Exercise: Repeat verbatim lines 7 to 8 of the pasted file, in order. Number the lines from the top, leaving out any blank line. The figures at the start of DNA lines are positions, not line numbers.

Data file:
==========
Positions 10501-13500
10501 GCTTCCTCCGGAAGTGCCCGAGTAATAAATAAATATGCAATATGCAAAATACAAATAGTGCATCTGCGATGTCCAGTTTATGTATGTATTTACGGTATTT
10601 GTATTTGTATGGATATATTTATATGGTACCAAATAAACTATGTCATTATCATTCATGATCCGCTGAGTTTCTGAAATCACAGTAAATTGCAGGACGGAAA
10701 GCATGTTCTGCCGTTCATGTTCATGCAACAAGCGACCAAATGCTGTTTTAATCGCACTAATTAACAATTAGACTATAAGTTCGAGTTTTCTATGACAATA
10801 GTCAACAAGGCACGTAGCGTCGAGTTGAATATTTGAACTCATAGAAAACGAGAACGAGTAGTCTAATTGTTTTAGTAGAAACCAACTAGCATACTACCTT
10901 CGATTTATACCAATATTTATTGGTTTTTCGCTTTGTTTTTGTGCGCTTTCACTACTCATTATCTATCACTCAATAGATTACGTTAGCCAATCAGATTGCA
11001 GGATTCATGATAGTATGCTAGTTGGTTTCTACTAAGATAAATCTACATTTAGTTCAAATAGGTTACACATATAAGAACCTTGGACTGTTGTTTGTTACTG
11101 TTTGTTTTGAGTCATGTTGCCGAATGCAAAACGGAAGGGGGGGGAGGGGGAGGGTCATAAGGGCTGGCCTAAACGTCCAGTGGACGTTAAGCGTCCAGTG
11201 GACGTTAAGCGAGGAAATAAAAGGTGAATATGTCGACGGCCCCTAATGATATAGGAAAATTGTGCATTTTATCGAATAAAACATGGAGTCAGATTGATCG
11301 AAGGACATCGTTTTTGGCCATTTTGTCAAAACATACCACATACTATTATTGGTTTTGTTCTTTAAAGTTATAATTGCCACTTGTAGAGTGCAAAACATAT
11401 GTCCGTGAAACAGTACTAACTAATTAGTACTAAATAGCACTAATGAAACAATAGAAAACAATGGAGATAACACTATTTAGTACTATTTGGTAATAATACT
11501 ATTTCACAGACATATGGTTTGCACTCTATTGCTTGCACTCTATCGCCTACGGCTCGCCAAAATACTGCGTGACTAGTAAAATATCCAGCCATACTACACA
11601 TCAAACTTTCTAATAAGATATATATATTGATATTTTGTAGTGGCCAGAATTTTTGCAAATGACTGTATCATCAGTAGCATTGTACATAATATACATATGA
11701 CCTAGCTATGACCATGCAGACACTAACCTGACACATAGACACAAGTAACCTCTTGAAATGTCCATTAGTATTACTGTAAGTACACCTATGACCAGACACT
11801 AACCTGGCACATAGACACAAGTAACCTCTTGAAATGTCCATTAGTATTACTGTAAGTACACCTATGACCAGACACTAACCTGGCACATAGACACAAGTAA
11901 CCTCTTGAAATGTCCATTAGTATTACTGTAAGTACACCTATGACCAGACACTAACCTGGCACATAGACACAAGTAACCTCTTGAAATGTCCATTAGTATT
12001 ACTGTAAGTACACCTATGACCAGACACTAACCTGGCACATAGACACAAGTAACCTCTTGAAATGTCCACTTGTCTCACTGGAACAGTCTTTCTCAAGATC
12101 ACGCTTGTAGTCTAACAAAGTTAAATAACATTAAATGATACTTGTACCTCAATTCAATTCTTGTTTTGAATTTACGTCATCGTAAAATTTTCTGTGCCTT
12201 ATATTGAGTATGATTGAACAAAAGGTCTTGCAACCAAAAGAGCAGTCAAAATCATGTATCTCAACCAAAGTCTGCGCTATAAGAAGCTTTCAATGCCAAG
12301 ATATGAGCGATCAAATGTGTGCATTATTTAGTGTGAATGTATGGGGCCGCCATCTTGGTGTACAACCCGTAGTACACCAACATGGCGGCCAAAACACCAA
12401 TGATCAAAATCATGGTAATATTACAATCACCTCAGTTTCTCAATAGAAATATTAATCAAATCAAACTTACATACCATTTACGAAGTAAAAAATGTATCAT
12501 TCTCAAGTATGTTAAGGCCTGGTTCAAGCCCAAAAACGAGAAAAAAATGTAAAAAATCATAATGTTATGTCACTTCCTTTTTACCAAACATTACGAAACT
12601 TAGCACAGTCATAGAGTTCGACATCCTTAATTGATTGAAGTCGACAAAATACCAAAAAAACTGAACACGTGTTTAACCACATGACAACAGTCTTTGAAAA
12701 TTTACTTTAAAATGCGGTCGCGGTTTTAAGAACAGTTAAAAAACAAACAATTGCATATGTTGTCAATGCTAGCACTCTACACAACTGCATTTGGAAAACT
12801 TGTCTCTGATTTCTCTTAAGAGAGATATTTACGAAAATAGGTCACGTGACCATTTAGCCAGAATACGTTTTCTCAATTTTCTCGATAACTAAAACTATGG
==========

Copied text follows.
11001 GGATTCATGATAGTATGCTAGTTGGTTTCTACTAAGATAAATCTACATTTAGTTCAAATAGGTTACACATATAAGAACCTTGGACTGTTGTTTGTTACTG
11101 TTTGTTTTGAGTCATGTTGCCGAATGCAAAACGGAAGGGGGGGGAGGGGGAGGGTCATAAGGGCTGGCCTAAACGTCCAGTGGACGTTAAGCGTCCAGTG